Often, the first really meaningful interaction your customers have with you is through your website. They may have come across you on social media or heard of you through word of mouth, but your website is where they’ll dig in, find the information they need, and start to make a decision on whether they want to get in touch.
That’s why your website copy is so important.
And here at Radix, we’ve seen that reflected in recent years, with four years’ continuous growth in website copy as a proportion of our work.
Where once B2B marketers might have tried to carry out the writing in-house, they’re increasingly turning to professional copywriters like us when it’s time to renew the site. (Whether that’s because their old site wasn’t giving them the results they wanted, or they simply remember what a nightmare the job was last time out, we can’t say.)
For most, running a web copy project will be a fairly rare occurrence – so clients tend to ask us the same (completely understandable) questions:
“What do you need from me to write our web copy?”
There are quite a few bits of information which will make it easier for us to give you an accurate quote and – ultimately – to write your copy the way you want it. And we can get that knowledge from you in a number of different ways.
In the past, we’ve held immersive workshops in clients’ offices, or a series of calls with heads of departments to ensure we glean exactly what it is they need their website to do, what information each individual page needs to contain, and how the overall feel of the site needs to come across.
But generally, we’ll be looking for:
1. A proposed sitemap, if you have one
A sitemap makes it much easier for us to identify what your needs are and provide an accurate quote. (If you have a wireframe or preliminary design too, so much the better, as we can get a feel for how much copy you’ll need on each page).
2. A sense of your audience, and their buying process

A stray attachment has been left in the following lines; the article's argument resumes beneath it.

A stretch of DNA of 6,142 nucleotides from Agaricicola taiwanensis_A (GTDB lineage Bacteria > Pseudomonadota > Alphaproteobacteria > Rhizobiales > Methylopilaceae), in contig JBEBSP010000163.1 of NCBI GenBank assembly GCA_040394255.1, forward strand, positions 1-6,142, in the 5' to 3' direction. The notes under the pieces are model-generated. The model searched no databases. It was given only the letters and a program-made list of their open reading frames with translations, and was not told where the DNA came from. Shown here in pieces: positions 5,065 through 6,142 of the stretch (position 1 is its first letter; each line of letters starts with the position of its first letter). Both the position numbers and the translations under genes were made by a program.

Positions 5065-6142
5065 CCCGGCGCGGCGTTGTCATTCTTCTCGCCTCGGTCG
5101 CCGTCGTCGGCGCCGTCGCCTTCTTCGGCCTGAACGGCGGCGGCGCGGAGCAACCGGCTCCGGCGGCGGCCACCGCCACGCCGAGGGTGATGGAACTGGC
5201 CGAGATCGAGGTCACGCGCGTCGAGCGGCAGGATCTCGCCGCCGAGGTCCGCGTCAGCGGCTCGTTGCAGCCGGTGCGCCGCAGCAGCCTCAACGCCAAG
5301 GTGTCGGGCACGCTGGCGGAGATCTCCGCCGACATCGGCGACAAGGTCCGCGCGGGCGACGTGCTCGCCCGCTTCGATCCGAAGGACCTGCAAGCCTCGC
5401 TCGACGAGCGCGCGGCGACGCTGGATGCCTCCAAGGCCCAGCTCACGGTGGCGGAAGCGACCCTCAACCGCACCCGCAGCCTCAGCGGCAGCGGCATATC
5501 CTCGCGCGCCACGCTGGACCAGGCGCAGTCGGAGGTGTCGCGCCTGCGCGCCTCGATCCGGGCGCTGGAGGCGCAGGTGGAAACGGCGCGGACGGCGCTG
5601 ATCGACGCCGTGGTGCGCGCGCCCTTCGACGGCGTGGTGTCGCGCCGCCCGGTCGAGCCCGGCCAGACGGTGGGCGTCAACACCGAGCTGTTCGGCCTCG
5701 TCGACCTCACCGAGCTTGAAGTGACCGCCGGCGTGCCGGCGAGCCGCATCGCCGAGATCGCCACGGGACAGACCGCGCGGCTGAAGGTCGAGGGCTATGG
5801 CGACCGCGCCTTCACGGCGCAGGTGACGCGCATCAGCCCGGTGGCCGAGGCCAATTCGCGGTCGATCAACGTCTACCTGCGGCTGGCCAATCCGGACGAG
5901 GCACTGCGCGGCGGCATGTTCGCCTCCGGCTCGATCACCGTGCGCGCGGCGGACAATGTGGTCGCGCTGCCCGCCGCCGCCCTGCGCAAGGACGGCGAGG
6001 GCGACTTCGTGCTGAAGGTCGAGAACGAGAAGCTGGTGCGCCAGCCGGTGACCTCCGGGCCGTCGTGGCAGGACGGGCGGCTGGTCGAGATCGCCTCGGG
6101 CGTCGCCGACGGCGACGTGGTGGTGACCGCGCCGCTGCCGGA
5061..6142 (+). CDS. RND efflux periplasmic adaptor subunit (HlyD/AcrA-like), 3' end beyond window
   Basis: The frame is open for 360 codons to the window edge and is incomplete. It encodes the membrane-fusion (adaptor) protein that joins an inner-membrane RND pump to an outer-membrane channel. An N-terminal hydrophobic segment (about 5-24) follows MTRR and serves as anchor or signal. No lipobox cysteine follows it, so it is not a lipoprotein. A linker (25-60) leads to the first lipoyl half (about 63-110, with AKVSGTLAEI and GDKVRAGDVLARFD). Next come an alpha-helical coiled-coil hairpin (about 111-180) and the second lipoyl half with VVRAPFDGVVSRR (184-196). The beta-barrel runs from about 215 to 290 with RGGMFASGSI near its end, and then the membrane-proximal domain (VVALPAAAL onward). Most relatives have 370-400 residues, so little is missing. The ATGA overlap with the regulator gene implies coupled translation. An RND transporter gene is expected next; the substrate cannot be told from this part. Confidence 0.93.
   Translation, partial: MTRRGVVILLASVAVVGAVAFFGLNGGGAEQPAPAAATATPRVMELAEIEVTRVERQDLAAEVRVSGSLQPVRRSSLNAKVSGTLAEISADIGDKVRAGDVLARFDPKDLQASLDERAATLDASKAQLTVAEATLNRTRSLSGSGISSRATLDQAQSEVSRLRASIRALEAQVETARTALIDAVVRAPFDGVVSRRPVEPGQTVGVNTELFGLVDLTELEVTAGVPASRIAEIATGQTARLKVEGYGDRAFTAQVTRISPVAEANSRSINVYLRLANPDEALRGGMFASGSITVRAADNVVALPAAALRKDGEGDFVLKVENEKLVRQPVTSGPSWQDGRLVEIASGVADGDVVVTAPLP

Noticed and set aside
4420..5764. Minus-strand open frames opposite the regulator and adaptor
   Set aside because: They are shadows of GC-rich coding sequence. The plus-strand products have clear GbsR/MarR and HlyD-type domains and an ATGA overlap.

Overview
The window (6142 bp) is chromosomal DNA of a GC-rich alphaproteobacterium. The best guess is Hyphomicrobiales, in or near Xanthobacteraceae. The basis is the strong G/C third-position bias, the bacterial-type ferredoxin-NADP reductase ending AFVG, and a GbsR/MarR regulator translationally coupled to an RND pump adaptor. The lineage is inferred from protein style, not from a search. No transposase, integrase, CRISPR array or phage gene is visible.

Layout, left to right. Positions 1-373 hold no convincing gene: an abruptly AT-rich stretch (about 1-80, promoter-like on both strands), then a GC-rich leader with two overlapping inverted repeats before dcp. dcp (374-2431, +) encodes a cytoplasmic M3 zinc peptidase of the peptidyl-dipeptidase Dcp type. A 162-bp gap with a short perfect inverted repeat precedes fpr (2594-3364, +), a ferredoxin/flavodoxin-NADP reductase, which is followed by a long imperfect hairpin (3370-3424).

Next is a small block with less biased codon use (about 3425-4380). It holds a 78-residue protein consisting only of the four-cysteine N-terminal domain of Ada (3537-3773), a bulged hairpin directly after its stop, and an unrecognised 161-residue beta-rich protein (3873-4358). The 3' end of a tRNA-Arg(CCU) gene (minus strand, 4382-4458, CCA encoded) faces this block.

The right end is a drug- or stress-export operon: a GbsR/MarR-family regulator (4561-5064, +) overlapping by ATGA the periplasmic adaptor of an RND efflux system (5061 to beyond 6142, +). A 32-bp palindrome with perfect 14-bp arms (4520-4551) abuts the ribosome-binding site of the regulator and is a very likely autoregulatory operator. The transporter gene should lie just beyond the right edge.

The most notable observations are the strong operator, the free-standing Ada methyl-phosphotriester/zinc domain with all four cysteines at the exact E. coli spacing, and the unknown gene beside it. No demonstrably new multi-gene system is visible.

It’s also great if we know exactly who your web visitors are, and where they tend to arrive from. For example, a curious visitor with little knowledge about the finer details of your industry is going to need different information than a seasoned industry expert. Also, how much do they already know about you? Will they be turning up fresh from Google (and how much is search ranking a priority), or are they following up to confirm you’re credible, after a different initial point of contact?
3. How your brand should sound
The tone and voice of the various areas of your website – and your overall brand – are very important.
Your voice needs to be consistent, as a representation of the personality of your brand. But we tailor the tone to your audience’s needs as they interact with the site. Even for the same visitor, the tone you use for a cheery greeting might be completely inappropriate for an error message.
(Though as our colleague Katy pointed out, even Microsoft can get that one wrong.)
So as we go along, it helps us to understand the context of each page – why somebody would read it, and how they’re likely to feel about that.
4. What each page needs to say
Perhaps the most obvious part – but, potentially, the most time-consuming. Because we need to know all the information you want on every page of your site – and which parts of that information are most important to your audience.
Of course, if you have an existing page of content to point us at, that’s somewhat easier. But even then, it’s helpful to have some guidance: what’s working for you, what’s not, and what’s new. You’re refreshing the site for a reason, after all.
5. Some idea of your SEO requirements
If you’d like the site to perform well on Google, it’ll be useful to have some kind of keyword strategy and/or research, so we can make sure each page aligns with what your audience are looking for, using the same language as they will. We’ll talk more about this in a bit.
“What if I don’t know about the voice and tone I want to adopt?”
Lots of brands already have extensive brand usage guidelines when they come to us – and some of them are even useful. But if you don’t, there’s no need to worry: as experienced copywriters, tone and voice are our marmite and toast.
Broadly, there are two approaches we can take. We can chat about your brand, your existing copy and what you do and don’t like, then approximate something for you. Or we can conduct a proper voice and tone workshop, and give you a short, usable document with some rules, suggestions, hints and examples.
(The former is OK if we’re the only ones writing for you; if you have writers in-house too, the guide is a good idea, because it can help you to stay consistent.)
“What’s the best stage to bring a copywriter into my web project?”
Most of our clients come to us with a plan for their site, normally devised between them and their web developer, and ask us to populate the pages. That makes it easy for us to give you an accurate quote and delivery schedule.